Platter Matters: Three Turntables Page 5

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The Short Form

Price $1,890 (AS TESTED) / / 800-554-4517
Once optimized, this turntable will draw you into the music and let you experience your records like never before.
•Digs tons of information from the grooves •Well-balanced sonic performance •NYC loft-ready design
•Careful tweaking of arm/cartridge combo required to maximize performance •Needs solid floor or wall shelf for isolation
Key Features
•Fully adjustable aluminum unipivot arm •Optional Corus Black MM cartridge •Finish: acrylic, lacquered walnut or maple veneer •15.8 x 13.8 x 6 in; 15.5 lb
SETUP I found that the undamped Nima arm makes the Radius5 pretty sensitive to bouncy floors, so in many rooms a wall-mounted shelf will be a wise move. Also, unlike the Debut III, the Radius5 does not arrive with its cartridge pre-installed, and this task is left up to you (or your retailer) to complete. Compounding the difficulty, I found that (like many other unipivot arms) the Nima is especially fiddly, requiring careful adjustment of the eccentrically mounted counterweight to optimize both the tracking force and the azimuth. The good news in all of this is that the arm does come with clear and detailed instructions, along with all of the tools required to get the job done (including a stylus pressure gauge).

PERFORMANCE As with the Debut III, I gave the Radius5's cartridge some time on the Cardas Sweeper record to bed it in prior to listening. Then, once everything was optimized, I went back to replay some of the same reference records.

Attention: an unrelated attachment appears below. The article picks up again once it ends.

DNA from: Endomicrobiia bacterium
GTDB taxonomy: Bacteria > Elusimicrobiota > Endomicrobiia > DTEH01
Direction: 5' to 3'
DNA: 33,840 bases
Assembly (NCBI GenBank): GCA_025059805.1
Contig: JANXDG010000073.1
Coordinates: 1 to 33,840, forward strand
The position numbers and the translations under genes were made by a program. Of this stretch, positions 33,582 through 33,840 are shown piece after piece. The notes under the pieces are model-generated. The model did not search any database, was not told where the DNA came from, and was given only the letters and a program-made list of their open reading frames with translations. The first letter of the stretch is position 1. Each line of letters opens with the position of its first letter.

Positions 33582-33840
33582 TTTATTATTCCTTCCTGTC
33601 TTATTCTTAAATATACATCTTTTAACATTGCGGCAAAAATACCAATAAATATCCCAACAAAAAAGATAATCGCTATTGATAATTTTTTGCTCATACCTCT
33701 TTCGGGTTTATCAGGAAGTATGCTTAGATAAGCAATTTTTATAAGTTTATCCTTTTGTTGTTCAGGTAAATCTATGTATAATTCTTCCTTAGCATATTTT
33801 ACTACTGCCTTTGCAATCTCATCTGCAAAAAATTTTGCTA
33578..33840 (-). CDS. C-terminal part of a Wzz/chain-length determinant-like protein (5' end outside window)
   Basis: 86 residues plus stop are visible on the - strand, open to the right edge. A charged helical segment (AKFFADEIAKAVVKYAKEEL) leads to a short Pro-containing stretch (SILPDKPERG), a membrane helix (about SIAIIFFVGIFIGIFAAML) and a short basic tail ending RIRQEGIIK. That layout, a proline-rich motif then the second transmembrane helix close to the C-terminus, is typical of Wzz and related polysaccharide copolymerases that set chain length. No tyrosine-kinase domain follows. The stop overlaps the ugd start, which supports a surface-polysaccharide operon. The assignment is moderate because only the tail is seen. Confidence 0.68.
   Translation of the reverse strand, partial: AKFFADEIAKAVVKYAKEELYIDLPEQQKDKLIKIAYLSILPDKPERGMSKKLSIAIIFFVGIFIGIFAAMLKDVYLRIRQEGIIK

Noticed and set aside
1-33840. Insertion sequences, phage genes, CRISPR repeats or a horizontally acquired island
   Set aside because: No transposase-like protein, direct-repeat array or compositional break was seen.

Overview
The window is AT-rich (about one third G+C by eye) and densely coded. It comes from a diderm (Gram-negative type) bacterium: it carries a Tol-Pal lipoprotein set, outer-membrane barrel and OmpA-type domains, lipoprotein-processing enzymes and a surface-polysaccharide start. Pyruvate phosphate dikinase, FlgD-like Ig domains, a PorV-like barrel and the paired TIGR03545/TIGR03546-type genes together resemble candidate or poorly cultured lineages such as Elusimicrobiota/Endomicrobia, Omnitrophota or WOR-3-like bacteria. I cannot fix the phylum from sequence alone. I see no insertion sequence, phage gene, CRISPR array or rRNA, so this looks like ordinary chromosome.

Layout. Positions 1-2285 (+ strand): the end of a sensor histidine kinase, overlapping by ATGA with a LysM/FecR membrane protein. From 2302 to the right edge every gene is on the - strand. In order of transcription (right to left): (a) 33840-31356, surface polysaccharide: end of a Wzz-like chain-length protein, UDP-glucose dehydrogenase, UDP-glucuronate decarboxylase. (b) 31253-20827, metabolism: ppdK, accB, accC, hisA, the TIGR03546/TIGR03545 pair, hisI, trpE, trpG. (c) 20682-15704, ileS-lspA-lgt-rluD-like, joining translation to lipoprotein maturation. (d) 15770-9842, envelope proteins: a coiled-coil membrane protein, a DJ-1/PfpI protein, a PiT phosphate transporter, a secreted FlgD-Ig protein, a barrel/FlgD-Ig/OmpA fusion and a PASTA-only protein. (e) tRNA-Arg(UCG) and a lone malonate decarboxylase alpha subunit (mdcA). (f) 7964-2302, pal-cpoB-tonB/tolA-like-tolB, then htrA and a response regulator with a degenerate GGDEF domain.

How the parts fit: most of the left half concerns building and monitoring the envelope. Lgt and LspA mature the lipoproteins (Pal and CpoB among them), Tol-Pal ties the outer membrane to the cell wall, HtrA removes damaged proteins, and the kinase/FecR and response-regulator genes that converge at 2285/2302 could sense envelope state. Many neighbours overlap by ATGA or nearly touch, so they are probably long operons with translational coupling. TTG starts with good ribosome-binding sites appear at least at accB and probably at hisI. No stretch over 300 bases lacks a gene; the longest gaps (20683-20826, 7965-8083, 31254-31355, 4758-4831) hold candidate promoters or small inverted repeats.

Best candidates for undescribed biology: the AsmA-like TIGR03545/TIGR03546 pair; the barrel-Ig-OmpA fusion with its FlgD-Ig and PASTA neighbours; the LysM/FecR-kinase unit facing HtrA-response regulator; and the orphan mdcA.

Rock-steady pitch has always been a Roksan hallmark, and the Radius5 didn't disappoint. One favorite LP for checking this quality is a solo piano recital by Youri Egorov recorded at Carnegie Hall in 1978. I've encountered turntables that would "wow" audibly because of the increased drag of the stylus when Egorov bangs out an fff chord, but with the Radius5 the piano always sounded perfectly in tune.

This is a quick- and light-sounding turntable, with plenty of what British audio junkies call PRaT - pace, rhythm, and timing. The sound is particularly well resolved through the critical midrange, with finely focused sonic images and a spacious, dimensional soundstage. Bass is nimble - although on a playback system with truly extended deep bass, you'll find that it can't quite match the ultimate power and slam of some more ambitious turntable designs.

BOTTOM LINE It does take some work to get the most from Roksan's Radius5. But at its best, this turntable's greatest strengths are in those performance characteristics that really count. It's lively and dynamic, and it allows you to concentrate on the music rather than the system.